VCAP At Year 7: More Canadian Companies & More Canadian Jobs

February 9, 2021 | By: Jon Jackson

It has been seven years since the Government of Canada’s Venture Capital Action Plan (VCAP) was implemented. A unique program, VCAP leveraged CAD $350M of government funds to attract an additional CAD $904M in private sector investment into Canada’s venture capital (VC) industry (as well as CAD $112.5M in provincial funds). These combined public and private sector investments have since been managed by professional private venture capital firms under competitive market forces. The approach has proven to be quite successful.

Announced in 2013, VCAP was the result of the government’s belief that action was required to reattract investors after the Canadian VC industry was severely impacted by the fallout of the 2008 financial crisis. Recognizing VC’s vital role in Canada’s economic future and the long-term prosperity of all Canadians, VCAP was the Government of Canada’s response to reignite and catalyze the growth of a strong domestic VC industry.

As VCAP turns seven, its impacts on Canada’s innovation ecosystem have been significant. The original CAD $350M government contribution has attracted a total of CAD $1.35B of investment into the program. These funds have, in turn, been invested into 347 high potential Canadian firms that have raised CAD $2.3B from all sources.

At the end of 2019, the BDC conducted an economic impact survey with these 347 companies. The 178 companies that responded to the survey reported supporting an impressive 23,500 Canadian jobs, enjoyed an average annual growth rate of 36% and derived an average of 57% of their annual revenues from export markets. In addition to producing strong economic benefits, VCAP is also on pace to deliver solid positive returns back to the taxpayer relative to the initial investment of CAD $350M: it will return more money to the government than the government invested.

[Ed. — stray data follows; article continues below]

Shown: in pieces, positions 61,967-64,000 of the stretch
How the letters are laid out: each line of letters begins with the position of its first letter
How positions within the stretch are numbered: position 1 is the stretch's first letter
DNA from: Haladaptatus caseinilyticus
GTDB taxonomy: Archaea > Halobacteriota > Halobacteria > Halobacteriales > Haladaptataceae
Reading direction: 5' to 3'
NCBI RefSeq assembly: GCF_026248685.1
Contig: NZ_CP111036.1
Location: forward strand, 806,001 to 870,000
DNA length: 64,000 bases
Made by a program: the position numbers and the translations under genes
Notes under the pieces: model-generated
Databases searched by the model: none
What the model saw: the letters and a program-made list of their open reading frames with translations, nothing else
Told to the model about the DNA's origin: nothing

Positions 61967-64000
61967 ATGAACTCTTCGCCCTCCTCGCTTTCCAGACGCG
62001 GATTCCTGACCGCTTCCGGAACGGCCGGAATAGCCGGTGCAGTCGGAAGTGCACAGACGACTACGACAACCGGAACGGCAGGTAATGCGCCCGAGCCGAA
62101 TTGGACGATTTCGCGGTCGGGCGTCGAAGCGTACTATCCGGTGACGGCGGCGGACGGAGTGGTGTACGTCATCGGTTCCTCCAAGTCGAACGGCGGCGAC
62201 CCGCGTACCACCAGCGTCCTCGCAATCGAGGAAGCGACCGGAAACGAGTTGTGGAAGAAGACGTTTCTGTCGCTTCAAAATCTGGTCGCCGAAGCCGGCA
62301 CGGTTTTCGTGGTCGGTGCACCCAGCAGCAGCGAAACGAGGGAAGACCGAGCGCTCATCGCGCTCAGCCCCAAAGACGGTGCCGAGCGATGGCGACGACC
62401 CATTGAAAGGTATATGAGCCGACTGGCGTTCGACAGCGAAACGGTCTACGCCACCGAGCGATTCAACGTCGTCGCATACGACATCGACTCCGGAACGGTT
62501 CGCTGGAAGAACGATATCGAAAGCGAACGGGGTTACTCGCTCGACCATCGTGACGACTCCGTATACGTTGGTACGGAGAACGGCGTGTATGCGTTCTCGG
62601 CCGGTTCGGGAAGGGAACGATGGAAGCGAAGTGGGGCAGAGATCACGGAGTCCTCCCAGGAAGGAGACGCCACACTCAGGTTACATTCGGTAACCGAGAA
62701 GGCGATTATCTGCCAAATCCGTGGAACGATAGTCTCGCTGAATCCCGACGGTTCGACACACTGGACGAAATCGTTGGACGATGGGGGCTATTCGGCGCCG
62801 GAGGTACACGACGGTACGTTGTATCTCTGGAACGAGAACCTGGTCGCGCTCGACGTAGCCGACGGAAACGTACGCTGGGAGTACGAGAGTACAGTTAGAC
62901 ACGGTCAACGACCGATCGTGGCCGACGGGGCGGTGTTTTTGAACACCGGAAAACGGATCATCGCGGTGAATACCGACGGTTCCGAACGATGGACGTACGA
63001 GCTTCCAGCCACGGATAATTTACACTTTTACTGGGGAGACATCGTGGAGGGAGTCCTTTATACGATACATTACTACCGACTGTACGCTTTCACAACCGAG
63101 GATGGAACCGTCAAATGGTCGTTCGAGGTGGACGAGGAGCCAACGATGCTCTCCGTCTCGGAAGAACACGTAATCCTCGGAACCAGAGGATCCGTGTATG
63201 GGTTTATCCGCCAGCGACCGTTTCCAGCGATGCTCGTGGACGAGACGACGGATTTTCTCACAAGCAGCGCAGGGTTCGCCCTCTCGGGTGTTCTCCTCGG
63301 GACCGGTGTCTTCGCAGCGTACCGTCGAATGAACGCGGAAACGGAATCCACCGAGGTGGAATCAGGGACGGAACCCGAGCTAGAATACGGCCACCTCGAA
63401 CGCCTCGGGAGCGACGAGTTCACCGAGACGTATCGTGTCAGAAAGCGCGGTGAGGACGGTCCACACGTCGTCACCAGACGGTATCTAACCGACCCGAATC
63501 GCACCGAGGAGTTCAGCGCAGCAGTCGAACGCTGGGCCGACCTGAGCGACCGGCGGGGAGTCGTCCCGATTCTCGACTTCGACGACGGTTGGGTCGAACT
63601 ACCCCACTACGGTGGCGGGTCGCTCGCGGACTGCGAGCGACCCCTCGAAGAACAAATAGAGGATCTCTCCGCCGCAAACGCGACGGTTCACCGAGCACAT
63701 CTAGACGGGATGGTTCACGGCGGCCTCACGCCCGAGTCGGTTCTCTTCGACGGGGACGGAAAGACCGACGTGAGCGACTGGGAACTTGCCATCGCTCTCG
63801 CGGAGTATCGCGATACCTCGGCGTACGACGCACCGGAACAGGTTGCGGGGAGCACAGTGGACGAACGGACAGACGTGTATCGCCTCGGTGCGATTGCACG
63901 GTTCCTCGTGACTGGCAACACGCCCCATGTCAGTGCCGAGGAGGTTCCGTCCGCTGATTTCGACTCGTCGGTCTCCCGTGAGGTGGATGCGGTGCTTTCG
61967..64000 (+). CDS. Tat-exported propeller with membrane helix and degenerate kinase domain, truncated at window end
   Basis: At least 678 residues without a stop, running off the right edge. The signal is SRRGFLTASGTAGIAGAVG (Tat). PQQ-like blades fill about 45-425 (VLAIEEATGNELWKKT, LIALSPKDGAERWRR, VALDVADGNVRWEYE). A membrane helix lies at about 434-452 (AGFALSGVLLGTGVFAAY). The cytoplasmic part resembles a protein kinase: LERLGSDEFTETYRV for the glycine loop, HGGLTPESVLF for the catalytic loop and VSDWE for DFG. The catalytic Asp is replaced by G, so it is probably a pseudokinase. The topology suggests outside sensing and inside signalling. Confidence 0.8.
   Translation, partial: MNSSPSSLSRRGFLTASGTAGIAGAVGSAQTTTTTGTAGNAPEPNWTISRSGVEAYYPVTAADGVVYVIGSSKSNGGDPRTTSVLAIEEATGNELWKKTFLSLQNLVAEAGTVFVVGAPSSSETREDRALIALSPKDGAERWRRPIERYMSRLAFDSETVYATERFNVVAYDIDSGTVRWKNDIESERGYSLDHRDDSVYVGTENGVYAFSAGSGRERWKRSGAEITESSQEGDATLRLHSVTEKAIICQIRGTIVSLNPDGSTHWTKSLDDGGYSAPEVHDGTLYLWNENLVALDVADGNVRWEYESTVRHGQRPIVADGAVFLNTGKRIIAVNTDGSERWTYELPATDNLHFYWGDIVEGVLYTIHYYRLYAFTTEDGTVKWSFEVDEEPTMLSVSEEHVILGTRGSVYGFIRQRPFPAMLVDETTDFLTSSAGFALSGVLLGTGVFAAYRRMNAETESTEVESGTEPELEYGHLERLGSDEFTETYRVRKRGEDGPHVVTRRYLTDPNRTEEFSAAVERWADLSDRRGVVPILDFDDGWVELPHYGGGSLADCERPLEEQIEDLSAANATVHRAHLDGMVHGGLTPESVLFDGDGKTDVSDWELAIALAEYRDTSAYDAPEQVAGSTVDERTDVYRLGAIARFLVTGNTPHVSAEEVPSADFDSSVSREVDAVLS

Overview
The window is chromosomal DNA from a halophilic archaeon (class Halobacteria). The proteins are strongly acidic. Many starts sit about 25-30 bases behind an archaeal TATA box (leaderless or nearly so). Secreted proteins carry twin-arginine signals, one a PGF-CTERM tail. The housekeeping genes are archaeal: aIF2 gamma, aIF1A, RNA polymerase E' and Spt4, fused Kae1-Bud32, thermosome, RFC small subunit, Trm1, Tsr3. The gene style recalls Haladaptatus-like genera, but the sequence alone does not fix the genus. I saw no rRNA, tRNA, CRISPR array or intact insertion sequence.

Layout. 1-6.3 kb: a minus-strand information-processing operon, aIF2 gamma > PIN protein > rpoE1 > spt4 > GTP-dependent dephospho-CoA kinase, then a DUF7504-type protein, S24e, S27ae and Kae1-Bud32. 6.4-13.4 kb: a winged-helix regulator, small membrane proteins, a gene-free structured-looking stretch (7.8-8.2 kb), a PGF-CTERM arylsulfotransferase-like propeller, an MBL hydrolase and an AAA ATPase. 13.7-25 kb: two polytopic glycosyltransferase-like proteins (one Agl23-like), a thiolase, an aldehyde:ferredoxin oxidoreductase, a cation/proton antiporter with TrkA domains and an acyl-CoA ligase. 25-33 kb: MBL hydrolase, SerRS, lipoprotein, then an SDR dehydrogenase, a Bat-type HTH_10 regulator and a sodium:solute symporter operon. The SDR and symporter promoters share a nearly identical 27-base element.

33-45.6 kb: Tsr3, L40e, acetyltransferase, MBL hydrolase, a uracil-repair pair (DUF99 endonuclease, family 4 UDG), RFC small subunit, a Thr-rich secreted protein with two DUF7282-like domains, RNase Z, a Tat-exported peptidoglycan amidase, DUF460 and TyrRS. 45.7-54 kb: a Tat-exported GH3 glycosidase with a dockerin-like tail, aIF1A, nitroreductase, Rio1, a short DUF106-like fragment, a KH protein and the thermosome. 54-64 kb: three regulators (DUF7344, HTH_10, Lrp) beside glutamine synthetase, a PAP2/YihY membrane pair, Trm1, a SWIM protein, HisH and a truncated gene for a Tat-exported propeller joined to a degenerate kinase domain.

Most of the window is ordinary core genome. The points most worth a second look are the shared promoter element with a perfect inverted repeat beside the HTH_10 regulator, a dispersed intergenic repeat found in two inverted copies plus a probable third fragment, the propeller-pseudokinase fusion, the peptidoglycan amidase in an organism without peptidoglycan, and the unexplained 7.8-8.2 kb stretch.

Among the many VCAP success stories is Ontario-based Shopify, Manitoba-based Skip The Dishes, BC-based Aurinia Pharmaceuticals, Coconut Software in Saskatchewan, and Lightspeed POS in Quebec. Also included in the long list of successful VCAP-backed companies is life sciences company IMV Inc. which is headquartered in Nova Scotia. IMV is currently working on a vaccine candidate designed to generate targeted and sustained protection against COVID-19.

The success of VCAP gave rise to a follow-on program, the Venture Capital Catalyst Initiative (VCCI). Announced in 2017, VCCI received CAD $450M and is expected to inject a total of over CAD $1.7B in the Canadian innovation ecosystem, continuing the success of VCAP in accelerating the growth of high potential Canadian companies and supporting the creation of thousands of middle-class jobs.

VCAP, and more recently VCCI, have helped to establish positive momentum for VC investment in Canada. In 2013, when VCAP was introduced, CAD $1.9B was invested in Canadian VC; whereas in 2019, Canada enjoyed its highest level of VC investment since 2001, at CAD $6.2B. In the face of the pandemic crisis, to maintain momentum as the VCCI program concludes, and to fuel our economic recovery, a third VC program is both timely and represents a smart government investment.

VCAP and VCCI are proving to be highly successful programs that attract private sector capital to build a strong technology-led innovation ecosystem and support the continued evolution of the Canadian venture capital industry. Investing in a third VC program will enable an innovation-led recovery and provide the foundation for Canada’s future economy. Canada should “triple down” on this proven and successful program.

VCAP Program Impact





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